Sivut kuvina

Dr. Warton obferves, that this Tranflation is fuperior to any of Dryden's. If, indeed, we compare Pope's Translations with those of any other writer, their fuperiority must be ftrikingly apparent. There is a finish in them, a correctness, a natural flow, and a tone of originality, added to a wonderful propriety and beauty of expreffion and language. The literary world has of late been gratified by fome excellent Translations from the Clafficks-of the Georgics, by Sotheby-Horace, by Bofcawen-Juvenal, by Gifford-and Anacreon, by Moore; whofe verfion, though not always quite faithful, is truly spirited and elegant.

If Pope ever fails, it is where he generalifes too much This is particularly objectionable, where in the original there is any marked, distinct, and beautiful Piare: fo, as it has been observed, Pope only says,

"Cupid for thee shall spread the fwelling fail ;"

whereas in Ovid, Cupid appears before us in the very act of guiding, the vessel feated as the pilot, and with his tender HAND, (tenerá manu) contracting, or letting flow, the fail. I need not point out another beauty in the original, the repetition of the word "Ipfe."

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O Abelard, ill-fated youth!
Thy tale shall justify this truth.
But well I weet, thy cruel wrong,
Adorns a nobler Poet's fong:
Dan Pope, for thy misfortune griev'd,
With kind concern and fkill has weav'd
A filken web; and ne'er fhall fade
Its colours; gently has he laid
The mantle o'er thy fad diftress,
And Venus fhall the texture bless.



ABELARD and Eloifa flourished in the twelfth century; they

were two of the moft diftinguished perfons of their age in learning and beauty, but for nothing more famous than for their unfortunate paffion. After a long courfe of calamities, they re tired each to a feveral Convent, and confeerated the remainder of their days to religion. It was many years after this feparation, that a letter of Abelard's to a Friend, which contained the history of his misfortune, fell into the hands of Eloifa. This awakening all her tenderness, occafioned those celebrated letters (out of which the following is partly extracted) which give fo lively a picture of the ftruggles of grace and nature, virtue and paffion. POPE.

A Traveller who visited the Convent about the year 1768 (see Annual Regifler) fays, that its fituation and profpects by no means refemble Pope's beautiful and romantic description of it. Father St. Romain, the officiating Prieft, walked with him round the whole demefne. The Abbefs, who was in her eighty-fecond year, defired to fee our Traveller, for fhe faid fhe was his countrywoman, and allied to the extinct families of Lifford and Stafford. She was aunt to the then Duke de Rochfaulcault; and being fifth in fucceffion, as Abbefs of that Convent, hoped it would become a kind of patrimony. We know, alas! what has fince happened both to her Family and her Convent! The community feemed to know but little of the afflicting ftory of their Founder. Little remains of the original building but a few pointed arches. In examining the tombs of these unfortunate lovers, he observed that Eloisa appeared much taller than Abelard.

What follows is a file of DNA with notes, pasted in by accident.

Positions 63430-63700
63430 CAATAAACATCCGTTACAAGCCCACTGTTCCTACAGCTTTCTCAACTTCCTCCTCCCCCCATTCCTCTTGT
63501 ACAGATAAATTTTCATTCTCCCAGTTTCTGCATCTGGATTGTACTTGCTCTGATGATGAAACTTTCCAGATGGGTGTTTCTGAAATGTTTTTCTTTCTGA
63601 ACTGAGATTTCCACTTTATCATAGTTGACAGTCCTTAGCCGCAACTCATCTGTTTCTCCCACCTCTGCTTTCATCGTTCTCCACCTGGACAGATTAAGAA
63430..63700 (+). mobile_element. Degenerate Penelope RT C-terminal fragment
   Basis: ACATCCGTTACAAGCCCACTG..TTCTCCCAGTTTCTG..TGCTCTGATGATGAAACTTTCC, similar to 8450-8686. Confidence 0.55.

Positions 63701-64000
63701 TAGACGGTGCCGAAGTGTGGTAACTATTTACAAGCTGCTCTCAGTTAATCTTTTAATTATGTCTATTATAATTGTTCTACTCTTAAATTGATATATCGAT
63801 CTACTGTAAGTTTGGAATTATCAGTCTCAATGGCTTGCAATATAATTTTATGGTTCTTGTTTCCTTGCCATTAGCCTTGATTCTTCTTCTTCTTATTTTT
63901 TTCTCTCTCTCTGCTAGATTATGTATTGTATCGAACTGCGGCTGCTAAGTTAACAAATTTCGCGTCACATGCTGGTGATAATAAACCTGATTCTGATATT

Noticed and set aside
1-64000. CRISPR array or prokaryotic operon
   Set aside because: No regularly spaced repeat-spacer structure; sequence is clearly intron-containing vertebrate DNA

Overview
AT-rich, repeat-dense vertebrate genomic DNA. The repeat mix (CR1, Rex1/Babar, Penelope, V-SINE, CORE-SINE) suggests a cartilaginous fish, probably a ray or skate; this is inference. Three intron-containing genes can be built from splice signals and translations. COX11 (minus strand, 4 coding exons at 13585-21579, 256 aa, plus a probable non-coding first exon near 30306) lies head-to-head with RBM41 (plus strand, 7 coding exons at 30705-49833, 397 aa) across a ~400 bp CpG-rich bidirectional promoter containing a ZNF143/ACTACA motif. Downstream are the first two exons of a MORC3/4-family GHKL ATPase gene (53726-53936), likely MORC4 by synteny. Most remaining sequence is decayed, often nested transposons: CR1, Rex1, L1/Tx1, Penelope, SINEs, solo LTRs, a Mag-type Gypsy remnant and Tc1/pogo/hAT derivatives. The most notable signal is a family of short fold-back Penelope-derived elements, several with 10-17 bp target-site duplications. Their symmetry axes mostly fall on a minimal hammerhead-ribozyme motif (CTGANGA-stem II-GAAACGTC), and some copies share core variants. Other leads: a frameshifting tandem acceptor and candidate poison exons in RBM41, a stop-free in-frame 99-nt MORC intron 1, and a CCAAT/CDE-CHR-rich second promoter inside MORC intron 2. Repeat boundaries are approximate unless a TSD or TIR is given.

IN these deep folitudes and awful cells,
Where heav'nly-penfive contemplation dwells,

And ever-mufing melancholy reigns;

What means this tumult in a Veftal's veins ?
Why rove my thoughts beyond this last retreat?
Why feels my heart its long-forgotten heat?
Yet, yet I love!-From Abelard it came,
And Eloïfa yet muft kifs the name.

Dear fatal name! reft ever unreveal'd,
Nor pass these lips in holy filence feal'1:
Hide it, my heart, within that close disguise,
Where mix'd with God's, his lov'd Idea lies:
O write it not, my hand-the name appears
Already written-wash it out, my tears!

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However happy and judicious the fubject of this Epiftle may be thought to be, as difplaying the various conflicts and tumults between duty and pleasure, between penitence and paffion, that agitated the mind of Eloifa; yet, we muft candidly own, that the principal circumftance of distress is of fo indelicate a nature, that it is with difficulty disguised by the exquifite art and address of the poet. The capital and unrivalled beauties of the poem arife from the ftriking images and defcriptions of the Convent, and from the fentiments drawn from the myftical books of devotion, particularly WARTON. Madame Guion and the Archbishop of Cambray.



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